This Week's Winners & Losers: Amazon Calls, Corinthian Falls

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Redskins Cowboys Football
AP/Tim Sharp
There were plenty of winners and losers this week, with the leading online retailer introducing a smartphone and a former gold mine of a for-profit educator warning that it may have to drop out of school. Here's a rundown of the week's best and worst in the business world.

YouTube -- Loser

Billboard is reporting that Google's (GOOG) popular video-sharing website may be about to pull videos from a raft of indie bands. We're not talking about pirated tracks that were uploaded to the site illegally. These are the videos posted by legitimately by the musicians and their labels -- and they account for 10 percent of the music that YouTube has rights to feature.

Seems that YouTube is getting ready to finally introduce a music subscription service, and if it hasn't been able to strike a music streaming deal with an artist, it doesn't want to give folks an incentive to sidestep its brand-new premium platform and just stream tracks for free off the site.

This could get hairy: The list of indie artists at risk includes some biggies like Adele, Arctic Monkeys, and Vampire Weekend.

Amazon.com (AMZN) -- Winner

As expected, Amazon dove headfirst into the smartphone market on Wednesday with the debut of the Fire smartphone. The leading online retailer's hoping to raise the bar with features including unlimited photo storage, Firefly media identification, Mayday video support, and Dynamic Perspective that uses four cameras to provide a cutting-edge display that adapts to where the viewer's face is at any time.

As a cherry on top, Amazon is offering Fire buyers 12 months of Amazon Prime for a limited time. Folks already paying for Prime -- and there are now tens of millions of them -- will get 12 months tacked on to their current memberships. That's a $99 value, making the device more affordable (and considering that Amazon priced it at about what an iPhone 5s goes for, some form of discount is a wise idea), but it also connects the owner directly into Amazon's lavish ecosystem.

Washington Redskins -- Loser

Dan Snyder has a problem. He owns an NFL team whose name is a racist slur against Native Americans. And while he insists that keeping the moniker is the best decision to maintain its decades-long tradition, it will become harder to hold that line in the future.

In a surprising ruling by the Trademark Trial and Appeal Board, the team's trademark for its Redskins name has been revoked on the grounds that it's disparaging to Native Americans. The loss of the trademark doesn't mean the team will have to change its name right away, but if the ruling sticks it will make it that much harder for the team to go after makers of unauthorized goods bearing its name.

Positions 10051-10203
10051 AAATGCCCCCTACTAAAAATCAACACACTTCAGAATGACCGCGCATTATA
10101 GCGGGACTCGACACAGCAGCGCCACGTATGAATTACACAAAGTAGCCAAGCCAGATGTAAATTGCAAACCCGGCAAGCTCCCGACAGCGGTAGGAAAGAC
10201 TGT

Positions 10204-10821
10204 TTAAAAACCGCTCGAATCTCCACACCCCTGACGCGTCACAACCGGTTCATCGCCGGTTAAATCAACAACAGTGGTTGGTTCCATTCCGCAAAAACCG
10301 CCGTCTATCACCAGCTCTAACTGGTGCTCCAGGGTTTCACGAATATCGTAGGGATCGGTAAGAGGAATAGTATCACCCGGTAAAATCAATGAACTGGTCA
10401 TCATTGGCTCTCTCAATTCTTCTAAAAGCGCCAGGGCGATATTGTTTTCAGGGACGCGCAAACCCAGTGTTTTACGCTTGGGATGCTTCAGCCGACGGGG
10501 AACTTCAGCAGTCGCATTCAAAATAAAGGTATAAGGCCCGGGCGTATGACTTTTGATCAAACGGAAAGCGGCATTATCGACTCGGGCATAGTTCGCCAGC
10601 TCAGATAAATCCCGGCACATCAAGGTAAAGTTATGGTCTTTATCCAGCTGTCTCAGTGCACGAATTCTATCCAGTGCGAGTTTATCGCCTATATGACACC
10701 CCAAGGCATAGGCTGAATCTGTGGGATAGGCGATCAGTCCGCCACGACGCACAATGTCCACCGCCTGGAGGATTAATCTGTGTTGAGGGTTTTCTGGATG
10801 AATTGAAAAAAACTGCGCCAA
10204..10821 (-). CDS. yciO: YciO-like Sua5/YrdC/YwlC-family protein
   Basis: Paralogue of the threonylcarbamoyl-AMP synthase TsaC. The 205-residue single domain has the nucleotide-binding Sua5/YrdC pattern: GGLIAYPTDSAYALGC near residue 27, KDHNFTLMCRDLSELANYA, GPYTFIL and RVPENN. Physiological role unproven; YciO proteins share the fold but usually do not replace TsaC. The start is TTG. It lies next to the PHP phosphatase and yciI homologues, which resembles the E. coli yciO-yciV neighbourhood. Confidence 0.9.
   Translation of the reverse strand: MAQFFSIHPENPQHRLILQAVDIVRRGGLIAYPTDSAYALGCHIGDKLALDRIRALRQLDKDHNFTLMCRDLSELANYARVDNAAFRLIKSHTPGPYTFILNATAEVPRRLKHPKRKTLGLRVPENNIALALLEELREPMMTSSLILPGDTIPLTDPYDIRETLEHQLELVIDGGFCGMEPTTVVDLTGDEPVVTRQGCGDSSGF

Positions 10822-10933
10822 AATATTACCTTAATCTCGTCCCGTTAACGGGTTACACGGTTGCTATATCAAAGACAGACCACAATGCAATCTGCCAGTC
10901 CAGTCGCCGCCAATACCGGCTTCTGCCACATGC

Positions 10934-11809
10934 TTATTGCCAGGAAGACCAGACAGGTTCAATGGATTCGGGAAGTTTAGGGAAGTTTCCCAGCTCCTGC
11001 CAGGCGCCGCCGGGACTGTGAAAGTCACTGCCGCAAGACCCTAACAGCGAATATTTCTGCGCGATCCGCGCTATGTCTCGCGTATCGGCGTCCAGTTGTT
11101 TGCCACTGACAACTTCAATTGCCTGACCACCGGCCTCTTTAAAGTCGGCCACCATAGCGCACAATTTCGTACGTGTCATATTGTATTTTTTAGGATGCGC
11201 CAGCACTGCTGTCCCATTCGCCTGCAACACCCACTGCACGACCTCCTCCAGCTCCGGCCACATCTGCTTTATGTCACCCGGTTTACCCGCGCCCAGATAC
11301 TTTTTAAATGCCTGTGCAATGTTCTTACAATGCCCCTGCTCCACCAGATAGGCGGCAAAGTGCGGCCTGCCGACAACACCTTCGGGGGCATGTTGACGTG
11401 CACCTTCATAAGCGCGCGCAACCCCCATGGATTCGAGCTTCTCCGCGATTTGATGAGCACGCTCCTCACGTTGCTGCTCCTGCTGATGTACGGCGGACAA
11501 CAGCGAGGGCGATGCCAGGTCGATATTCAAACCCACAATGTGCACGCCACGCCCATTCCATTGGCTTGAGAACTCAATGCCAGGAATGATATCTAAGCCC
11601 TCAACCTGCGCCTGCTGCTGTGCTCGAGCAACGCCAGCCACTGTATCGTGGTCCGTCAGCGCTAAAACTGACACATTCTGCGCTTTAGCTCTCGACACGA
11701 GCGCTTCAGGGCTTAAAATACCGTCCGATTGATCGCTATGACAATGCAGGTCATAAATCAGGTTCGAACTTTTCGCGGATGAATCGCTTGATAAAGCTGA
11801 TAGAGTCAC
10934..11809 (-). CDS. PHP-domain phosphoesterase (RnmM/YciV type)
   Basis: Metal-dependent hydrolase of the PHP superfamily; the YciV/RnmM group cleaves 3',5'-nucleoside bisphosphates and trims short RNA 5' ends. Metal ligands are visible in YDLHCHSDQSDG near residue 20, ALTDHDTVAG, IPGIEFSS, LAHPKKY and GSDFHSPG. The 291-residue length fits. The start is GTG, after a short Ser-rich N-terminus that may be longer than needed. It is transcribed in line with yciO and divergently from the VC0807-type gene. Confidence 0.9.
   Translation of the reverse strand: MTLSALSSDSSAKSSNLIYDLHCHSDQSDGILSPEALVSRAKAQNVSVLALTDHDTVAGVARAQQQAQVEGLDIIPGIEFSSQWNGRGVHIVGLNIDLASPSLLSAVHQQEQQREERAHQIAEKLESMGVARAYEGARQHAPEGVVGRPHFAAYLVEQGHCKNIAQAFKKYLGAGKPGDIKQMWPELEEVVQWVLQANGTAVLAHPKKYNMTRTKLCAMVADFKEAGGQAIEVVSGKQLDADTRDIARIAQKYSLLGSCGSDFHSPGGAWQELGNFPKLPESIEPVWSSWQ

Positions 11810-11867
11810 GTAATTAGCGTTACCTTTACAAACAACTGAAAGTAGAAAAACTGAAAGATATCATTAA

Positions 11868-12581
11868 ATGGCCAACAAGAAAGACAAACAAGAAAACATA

It might have appeared Snyder had caught a break last month when the eyes of those looking to get racism out of sports turned away to follow Los Angeles Clippers owner Donald Sterling after his racist remarks. However, with the NBA getting tough and forcing Sterling to sell his team, the unflattering spotlight can turn back to the NFL, where Snyder has new financial considerations to weigh against the question of "tradition."

Tesla Motors (TSLA) -- Winner

It was a good week for the maker of high-end electric cars. Tesla stock jumped early in the week on reports that it would be teaming up with Nissan and BMW on charging stations and a charging standard. That was followed by a state bill passing in New Jersey that will allow up to four Tesla stores to open in the state where the company will be able to sell directly to consumers.

Later in the week, it was Morgan Stanley chiming in with some high praise, calling Tesla "arguably the most important car company in the world."

Corinthian Colleges (COCO) -- Loser

When it comes to for-profit secondary educators, it seems as if Corinthian Colleges may be flunking out. The stock lost more than two-thirds of its value on Thursday after it revealed that it may have to shut down after the U.S. Department of Education moved to limit its ability to access federal student loans and grants.

Corinthian Colleges has seen its enrollment shrink to just 75,000 students, and failing to provide student data to federal regulators isn't going to make the grade. For-profit education companies have been struggling in general due to iffy retention and student loan payback rates, as the government considers cutting off federal funds altogether to for-profit schools with high percentages of student loan defaulters or whose graduates' debt levels are too high in comparison to their incomes. However, Corinthian Colleges is making matters worse with its failure to comply with regulators after earlier allegations of faked grades and attendance records surfaced.

Motley Fool contributor Rick Munarriz has no position in any stocks mentioned. The Motley Fool recommends Amazon.com, Google (C shares), and Tesla Motors. The Motley Fool owns shares of Amazon.com, Google (C shares), and Tesla Motors. Try any of our newsletter services free for 30 days.

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